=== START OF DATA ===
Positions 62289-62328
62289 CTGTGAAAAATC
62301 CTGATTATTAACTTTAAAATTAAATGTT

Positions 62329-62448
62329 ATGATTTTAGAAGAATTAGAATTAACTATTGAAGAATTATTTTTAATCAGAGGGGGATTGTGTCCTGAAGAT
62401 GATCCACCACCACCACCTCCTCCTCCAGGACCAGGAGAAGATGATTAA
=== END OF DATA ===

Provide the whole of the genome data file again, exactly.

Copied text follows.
Positions 62289-62328
62289 CTGTGAAAAATC
62301 CTGATTATTAACTTTAAAATTAAATGTT

Positions 62329-62448
62329 ATGATTTTAGAAGAATTAGAATTAACTATTGAAGAATTATTTTTAATCAGAGGGGGATTGTGTCCTGAAGAT
62401 GATCCACCACCACCACCTCCTCCTCCAGGACCAGGAGAAGATGATTAA